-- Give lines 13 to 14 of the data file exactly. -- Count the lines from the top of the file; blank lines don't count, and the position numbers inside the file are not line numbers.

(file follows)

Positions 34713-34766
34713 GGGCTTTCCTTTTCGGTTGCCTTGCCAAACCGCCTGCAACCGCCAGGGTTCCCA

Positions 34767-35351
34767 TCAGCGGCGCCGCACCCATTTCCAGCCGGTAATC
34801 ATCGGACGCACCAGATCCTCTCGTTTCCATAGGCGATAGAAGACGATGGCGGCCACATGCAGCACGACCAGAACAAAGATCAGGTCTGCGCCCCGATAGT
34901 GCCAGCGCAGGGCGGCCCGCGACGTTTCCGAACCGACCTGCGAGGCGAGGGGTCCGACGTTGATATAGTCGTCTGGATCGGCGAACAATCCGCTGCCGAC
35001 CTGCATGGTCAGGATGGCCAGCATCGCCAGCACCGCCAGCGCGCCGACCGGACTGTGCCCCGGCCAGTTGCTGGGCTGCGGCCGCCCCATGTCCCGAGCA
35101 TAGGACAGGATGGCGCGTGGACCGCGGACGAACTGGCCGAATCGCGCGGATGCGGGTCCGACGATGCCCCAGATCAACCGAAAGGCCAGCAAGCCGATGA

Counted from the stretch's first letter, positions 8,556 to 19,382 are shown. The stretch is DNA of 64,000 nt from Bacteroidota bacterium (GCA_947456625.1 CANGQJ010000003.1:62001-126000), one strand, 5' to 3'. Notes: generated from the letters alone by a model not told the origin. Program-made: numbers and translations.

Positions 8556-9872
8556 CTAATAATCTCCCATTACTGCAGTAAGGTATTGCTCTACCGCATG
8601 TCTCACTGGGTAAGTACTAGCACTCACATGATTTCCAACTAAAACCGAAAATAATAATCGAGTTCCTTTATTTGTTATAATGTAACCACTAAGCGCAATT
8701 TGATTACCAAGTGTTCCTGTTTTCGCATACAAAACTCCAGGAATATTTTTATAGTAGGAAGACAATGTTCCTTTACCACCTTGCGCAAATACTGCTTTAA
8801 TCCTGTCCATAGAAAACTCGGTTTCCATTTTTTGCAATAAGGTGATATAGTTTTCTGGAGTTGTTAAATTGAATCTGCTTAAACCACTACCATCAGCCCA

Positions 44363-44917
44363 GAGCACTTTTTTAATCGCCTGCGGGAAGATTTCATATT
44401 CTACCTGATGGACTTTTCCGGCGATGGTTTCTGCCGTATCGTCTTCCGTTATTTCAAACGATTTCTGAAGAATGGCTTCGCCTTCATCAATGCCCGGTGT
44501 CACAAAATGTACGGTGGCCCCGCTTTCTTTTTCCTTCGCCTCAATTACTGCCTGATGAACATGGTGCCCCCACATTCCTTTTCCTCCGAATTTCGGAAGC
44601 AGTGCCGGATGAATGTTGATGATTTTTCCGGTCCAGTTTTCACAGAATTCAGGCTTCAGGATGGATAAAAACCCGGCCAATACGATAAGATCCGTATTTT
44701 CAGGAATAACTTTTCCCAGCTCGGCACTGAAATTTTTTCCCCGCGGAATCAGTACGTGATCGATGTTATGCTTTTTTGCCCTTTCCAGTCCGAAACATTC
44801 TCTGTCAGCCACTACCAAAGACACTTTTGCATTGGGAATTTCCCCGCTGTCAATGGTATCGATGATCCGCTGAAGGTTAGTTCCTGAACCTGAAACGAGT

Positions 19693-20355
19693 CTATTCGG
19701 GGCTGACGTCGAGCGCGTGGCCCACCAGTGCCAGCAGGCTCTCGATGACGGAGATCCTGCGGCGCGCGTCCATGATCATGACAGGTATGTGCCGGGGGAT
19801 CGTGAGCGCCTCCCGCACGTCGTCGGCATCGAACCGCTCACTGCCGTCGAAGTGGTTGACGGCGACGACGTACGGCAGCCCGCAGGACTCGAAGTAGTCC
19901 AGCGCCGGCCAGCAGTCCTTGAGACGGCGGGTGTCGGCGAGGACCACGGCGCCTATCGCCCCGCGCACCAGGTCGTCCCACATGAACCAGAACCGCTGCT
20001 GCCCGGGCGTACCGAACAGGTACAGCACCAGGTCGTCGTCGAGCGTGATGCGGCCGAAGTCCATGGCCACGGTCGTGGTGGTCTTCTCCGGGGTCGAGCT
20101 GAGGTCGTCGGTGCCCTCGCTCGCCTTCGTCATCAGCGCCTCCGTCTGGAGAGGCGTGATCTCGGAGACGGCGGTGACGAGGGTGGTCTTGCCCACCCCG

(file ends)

8701 TGATTACCAAGTGTTCCTGTTTTCGCATACAAAACTCCAGGAATATTTTTATAGTAGGAAGACAATGTTCCTTTACCACCTTGCGCAAATACTGCTTTAA
8801 TCCTGTCCATAGAAAACTCGGTTTCCATTTTTTGCAATAAGGTGATATAGTTTTCTGGAGTTGTTAAATTGAATCTGCTTAAACCACTACCATCAGCCCA